Tracked delivery from Canada was swift and the Alpha well packaged. Communication was prompt and clear. The fixed silver cable chosen is lovely and lightweight, with minimal microphonics and no memory. The 4.4mm connector is rhodium plated and has the TGXear logo on it. The earbud comes with a firm zip case for storage and a good number of replacement foams - ones that were used in tuning. Also included is a cool ‘TGXear’ pin badge. Regarding fit, provided you don’t have issues with the MX500 shell this is a really lightweight and comfortable earbud. If you’re not sure, purchase any number of cheap MX500 earbuds on Aliexpress to trial for comfort before purchase.
TGXear Alpha Sound Signature Chart
For the background of this chart and its interpretation please see here.
Sound Signature Plot
Primary = Mid-centric – Warm
Secondary (Strong) = Forward Mids
Secondary (Strong) = Warm
Secondary (Strong) = Detailed (but not critical)
Secondary (Weak) = Smooth
Tertiary (Complementing) = Airy
Sound Signature Breakdown
The primary sound signature is ‘mid-centric-warm’. The Alpha is warm (but not dark), sitting at a reasonable distance from the neutral midline on the tonality plot. Although coloured, it remains very natural and displays what I would consider an ‘organic’ colouration to sound. This is very important for my enjoyment of the string instruments I listen to (from double bass to kamancheh). This warmth from a midbass & low midrange lift does not make the sound signature ‘veiled’ and both the secondary strong sound signature of ‘detailed’ and tertiary ‘airy’ sound characteristic ensures string detail is always retained with good character.
The Alpha has a strong secondary sound signature of a ‘forward mid’ presentation. A tendency for earbuds but especially this set, the ‘forward mid’ presentation puts vocals and instruments intimate to the listener and gushes with instrumental focus. This ‘forward mid’ presentation never pushes towards ‘boxy’ and sound is projected into a stage with good dimension. Dependent on the track and volume of replay there is a risk of ‘shout’ that is largely reserved for female vocalists and instruments in the upper midrange. To expand, four things will be at play here that will affect your experience: personal tolerances, mastering, replay volume and the effects of increasing driving power that seems to lift ear gain. Rest assured, it’s not hard to find a comfortable place that retains clarity and presence and without shout. The midrange shows no sibilance having good upper midrange/lower treble control and the ‘smooth’ weak secondary sound signature softens vocal presentation. On the whole, vocal body is appreciated more than vocal breath but the balance struck is romantic and enjoyable. Male vocals are full and not too ‘smooth’ that they lack ‘grit’ or texture. A tertiary complimenting sound characteristic of ‘airy’ is present which is more appreciable on lower powered sources on which the emphasis shifts up the frequency range. This air acts to counter balance the warmth and weight of its low-midrange focus by bringing out the atmosphere in recordings and adding definition, detailing and natural decay.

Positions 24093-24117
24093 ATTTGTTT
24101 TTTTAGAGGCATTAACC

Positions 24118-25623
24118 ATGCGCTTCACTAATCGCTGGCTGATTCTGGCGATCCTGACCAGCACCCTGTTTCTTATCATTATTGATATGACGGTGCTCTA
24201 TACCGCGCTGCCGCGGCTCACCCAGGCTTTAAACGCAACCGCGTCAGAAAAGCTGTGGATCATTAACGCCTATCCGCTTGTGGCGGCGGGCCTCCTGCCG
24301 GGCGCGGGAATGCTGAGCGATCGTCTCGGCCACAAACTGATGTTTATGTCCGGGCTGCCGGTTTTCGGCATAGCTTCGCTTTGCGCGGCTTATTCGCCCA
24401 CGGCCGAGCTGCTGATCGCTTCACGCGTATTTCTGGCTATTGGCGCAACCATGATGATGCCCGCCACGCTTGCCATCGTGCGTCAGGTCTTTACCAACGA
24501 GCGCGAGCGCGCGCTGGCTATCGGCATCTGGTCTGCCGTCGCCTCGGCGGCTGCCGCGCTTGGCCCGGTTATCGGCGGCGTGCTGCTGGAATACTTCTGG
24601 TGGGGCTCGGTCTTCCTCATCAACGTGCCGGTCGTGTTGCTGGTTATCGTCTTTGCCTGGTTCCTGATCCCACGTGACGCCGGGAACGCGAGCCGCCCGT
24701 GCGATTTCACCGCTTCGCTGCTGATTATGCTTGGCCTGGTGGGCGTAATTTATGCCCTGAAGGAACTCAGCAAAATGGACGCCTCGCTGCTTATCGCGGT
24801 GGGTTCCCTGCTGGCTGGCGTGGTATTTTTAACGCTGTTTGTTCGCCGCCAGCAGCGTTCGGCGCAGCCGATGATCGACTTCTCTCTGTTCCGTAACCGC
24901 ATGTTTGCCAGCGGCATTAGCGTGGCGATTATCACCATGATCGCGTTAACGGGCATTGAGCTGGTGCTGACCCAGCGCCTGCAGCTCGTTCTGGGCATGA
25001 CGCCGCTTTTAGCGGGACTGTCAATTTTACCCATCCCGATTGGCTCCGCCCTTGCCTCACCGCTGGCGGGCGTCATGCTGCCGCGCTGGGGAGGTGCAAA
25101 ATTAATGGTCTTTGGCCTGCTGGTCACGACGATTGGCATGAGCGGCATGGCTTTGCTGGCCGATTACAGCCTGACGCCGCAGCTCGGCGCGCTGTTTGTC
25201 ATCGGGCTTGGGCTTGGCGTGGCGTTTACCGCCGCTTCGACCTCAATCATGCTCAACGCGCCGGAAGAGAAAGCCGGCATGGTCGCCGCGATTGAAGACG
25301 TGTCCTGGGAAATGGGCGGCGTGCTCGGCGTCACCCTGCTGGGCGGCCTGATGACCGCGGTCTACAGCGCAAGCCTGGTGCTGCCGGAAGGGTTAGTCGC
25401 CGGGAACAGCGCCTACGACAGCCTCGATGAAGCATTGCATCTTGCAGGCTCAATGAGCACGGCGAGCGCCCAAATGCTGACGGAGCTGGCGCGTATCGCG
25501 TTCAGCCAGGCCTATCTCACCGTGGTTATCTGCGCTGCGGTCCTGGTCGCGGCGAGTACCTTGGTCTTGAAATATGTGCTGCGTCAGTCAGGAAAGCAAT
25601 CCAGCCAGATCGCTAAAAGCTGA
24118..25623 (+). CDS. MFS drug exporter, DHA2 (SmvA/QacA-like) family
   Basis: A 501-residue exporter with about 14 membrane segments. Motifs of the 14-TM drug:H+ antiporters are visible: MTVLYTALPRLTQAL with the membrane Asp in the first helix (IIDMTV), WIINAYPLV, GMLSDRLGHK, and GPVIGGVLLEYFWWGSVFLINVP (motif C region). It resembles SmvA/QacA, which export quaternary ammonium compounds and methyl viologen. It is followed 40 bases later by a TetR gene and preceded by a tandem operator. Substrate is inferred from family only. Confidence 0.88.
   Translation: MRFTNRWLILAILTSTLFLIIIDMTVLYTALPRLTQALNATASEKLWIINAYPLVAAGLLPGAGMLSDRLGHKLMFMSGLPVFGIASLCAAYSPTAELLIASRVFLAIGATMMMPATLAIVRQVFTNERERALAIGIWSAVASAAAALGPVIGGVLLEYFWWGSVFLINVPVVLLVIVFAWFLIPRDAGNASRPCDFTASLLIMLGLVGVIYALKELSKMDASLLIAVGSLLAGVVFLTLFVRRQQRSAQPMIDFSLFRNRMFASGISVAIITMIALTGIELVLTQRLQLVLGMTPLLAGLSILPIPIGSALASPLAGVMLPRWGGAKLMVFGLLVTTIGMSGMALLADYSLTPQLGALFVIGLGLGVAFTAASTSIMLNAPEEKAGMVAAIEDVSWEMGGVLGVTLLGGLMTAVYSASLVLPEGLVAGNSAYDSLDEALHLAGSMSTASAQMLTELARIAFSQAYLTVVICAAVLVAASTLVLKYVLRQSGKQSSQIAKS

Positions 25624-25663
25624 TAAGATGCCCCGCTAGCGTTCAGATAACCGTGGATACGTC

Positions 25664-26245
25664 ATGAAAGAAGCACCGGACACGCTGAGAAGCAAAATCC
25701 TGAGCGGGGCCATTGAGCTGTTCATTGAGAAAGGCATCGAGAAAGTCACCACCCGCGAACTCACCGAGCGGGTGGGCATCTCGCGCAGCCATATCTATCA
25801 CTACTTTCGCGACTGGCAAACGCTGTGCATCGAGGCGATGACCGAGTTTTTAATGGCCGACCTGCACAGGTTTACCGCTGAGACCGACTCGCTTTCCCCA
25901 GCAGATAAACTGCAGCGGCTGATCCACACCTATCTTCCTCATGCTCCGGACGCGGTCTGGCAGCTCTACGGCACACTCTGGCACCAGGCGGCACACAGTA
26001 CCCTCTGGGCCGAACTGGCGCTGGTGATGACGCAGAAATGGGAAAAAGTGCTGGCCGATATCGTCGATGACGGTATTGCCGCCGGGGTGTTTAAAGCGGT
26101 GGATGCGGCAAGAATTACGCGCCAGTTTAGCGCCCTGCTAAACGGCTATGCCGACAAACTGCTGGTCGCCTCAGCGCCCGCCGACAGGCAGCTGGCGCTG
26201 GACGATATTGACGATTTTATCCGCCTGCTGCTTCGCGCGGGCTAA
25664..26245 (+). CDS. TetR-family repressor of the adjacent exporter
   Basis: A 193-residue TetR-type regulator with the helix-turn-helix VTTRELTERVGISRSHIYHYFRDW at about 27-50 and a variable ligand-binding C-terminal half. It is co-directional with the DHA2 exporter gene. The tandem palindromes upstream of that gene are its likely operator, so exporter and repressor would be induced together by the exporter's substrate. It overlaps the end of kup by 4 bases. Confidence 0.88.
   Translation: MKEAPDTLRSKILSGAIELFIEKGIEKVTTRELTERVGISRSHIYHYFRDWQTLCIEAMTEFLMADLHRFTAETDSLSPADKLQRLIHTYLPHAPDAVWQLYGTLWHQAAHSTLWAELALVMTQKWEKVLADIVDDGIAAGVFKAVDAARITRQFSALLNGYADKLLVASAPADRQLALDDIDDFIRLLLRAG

The Alpha has a beautiful tonal profile that never leaves instruments feeling incomplete. Even from the Shanling M8 the performance is laudible, offering life-like instrument replay with palpable fundamental note weight, complimented by a complete harmonic picture. A related quality to touch on here would be instrumental timbre i.e. how truthfully the Alpha presents complex tones. While I am not a musician I have spent many years enjoying live performances, mainly in the folk and world music scenes, and I like to think I have an ear for this. I put the Alpha through my library of instrument recordings that I have heard live and I couldn’t find a fault. For all intents and purposes, I consider this to have faultless timbral accuracy (or maybe I have reached the extent of my critical listening skill here). Timbral accuracy is something hard to come by. So-called TOTL IEMs often fall short in this regard and for those that index for instrumental realism in their music and still want portability, the Alpha represents a very compelling purchase at $250 for this aspect alone.
Fortunately for us, there is more to the Alpha than excellent tuning and faultless timbre. I would argue the X-factor emerges only when we consider how the Alpha presents this sound in space.